Q: We thinking that is what is lacking now with so many album releases. We are missing the whole aspect of being able to pop on the entire album and listen to it from start to finish.

AA: It makes sense because it’s an album. There’s something about it that ties all the songs together and while it doesn’t necessarily have to be a concept record, it just feels like an album, if that makes sense. People aren’t making those anymore because the technology is not really set up for it right now. Services like Spotify exist now and everyone wants to hear, or rather stream, what ever their favorites songs are and it’s not a thing where you start a CD or a record at the beginning or even a tape and listen through. It’s a whole different mindset.

Q: We feel like everyone gets trapped in the singles market.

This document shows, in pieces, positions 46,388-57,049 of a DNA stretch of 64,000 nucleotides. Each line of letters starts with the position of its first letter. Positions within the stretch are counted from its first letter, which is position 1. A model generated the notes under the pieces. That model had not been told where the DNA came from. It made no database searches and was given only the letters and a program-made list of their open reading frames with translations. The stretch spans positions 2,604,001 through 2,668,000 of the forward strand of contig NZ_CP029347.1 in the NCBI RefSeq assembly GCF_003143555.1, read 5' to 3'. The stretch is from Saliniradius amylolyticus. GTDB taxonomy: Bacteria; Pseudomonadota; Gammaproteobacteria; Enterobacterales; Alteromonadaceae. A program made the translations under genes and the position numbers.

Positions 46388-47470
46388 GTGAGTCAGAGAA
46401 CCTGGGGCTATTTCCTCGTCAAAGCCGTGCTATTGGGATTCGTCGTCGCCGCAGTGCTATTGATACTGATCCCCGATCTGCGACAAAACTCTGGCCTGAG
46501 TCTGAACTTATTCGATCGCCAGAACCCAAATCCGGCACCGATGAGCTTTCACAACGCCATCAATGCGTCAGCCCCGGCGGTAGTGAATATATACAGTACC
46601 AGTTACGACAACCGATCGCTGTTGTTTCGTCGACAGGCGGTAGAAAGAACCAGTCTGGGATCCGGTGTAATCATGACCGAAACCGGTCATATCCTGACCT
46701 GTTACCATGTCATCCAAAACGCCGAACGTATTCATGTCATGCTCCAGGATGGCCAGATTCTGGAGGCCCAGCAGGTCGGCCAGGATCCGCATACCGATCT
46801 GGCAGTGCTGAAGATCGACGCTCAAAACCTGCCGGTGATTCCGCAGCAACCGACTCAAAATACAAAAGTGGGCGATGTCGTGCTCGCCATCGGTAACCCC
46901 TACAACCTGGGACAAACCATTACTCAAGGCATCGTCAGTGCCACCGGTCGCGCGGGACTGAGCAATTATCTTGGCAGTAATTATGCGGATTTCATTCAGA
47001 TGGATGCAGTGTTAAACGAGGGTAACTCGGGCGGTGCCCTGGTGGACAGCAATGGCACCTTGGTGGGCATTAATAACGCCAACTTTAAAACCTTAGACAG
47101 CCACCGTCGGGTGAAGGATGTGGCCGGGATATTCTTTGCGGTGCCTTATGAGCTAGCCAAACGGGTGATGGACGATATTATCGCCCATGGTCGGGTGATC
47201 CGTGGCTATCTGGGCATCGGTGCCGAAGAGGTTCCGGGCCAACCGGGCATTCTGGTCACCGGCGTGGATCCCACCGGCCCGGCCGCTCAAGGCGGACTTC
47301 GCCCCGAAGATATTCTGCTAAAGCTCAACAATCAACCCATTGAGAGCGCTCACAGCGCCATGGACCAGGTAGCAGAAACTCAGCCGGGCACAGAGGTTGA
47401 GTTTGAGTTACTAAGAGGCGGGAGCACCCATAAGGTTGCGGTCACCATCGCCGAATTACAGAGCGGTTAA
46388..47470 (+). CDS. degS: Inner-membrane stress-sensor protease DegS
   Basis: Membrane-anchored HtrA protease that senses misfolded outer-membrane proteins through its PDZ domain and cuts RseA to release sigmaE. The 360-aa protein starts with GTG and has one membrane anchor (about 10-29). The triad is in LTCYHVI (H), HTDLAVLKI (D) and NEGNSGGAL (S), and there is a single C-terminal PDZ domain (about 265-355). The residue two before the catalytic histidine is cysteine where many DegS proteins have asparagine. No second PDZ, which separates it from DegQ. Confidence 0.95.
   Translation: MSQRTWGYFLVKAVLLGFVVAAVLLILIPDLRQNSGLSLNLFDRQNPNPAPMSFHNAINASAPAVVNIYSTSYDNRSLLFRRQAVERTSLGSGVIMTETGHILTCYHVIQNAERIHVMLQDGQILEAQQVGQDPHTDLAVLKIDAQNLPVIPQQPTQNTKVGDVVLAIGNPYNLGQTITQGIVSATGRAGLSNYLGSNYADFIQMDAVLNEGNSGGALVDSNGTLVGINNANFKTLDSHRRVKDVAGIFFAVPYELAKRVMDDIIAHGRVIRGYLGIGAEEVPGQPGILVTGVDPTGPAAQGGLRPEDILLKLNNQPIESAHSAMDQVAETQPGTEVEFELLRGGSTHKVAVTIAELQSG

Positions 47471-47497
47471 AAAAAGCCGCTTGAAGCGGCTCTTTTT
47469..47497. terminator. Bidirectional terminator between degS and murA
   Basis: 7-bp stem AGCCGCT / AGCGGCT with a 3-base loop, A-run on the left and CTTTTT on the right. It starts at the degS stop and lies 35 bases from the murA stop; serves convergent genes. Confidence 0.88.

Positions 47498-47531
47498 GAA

AA: Even back in the day there were still albums that would come out and it just seemed like they would have the hit and there would be one other really great song and the rest just sounded like filler. If you’re going to make an album, you gotta throw down and put your whole heart and mind and body and soul into it. It’s not easy to make a good record … a whole record that does different things but still sounds like your voice. Not just the singing, but lyrically and musically and all that stuff. The bands that pull it off like The Pixies, they had two or three records like that, Led Zeppelin was great at that and everything sounded like Zeppelin for the first four or five records. Those records are just unbelievable and Stevie Wonder went through that period with about four or five records and it’s just amazing.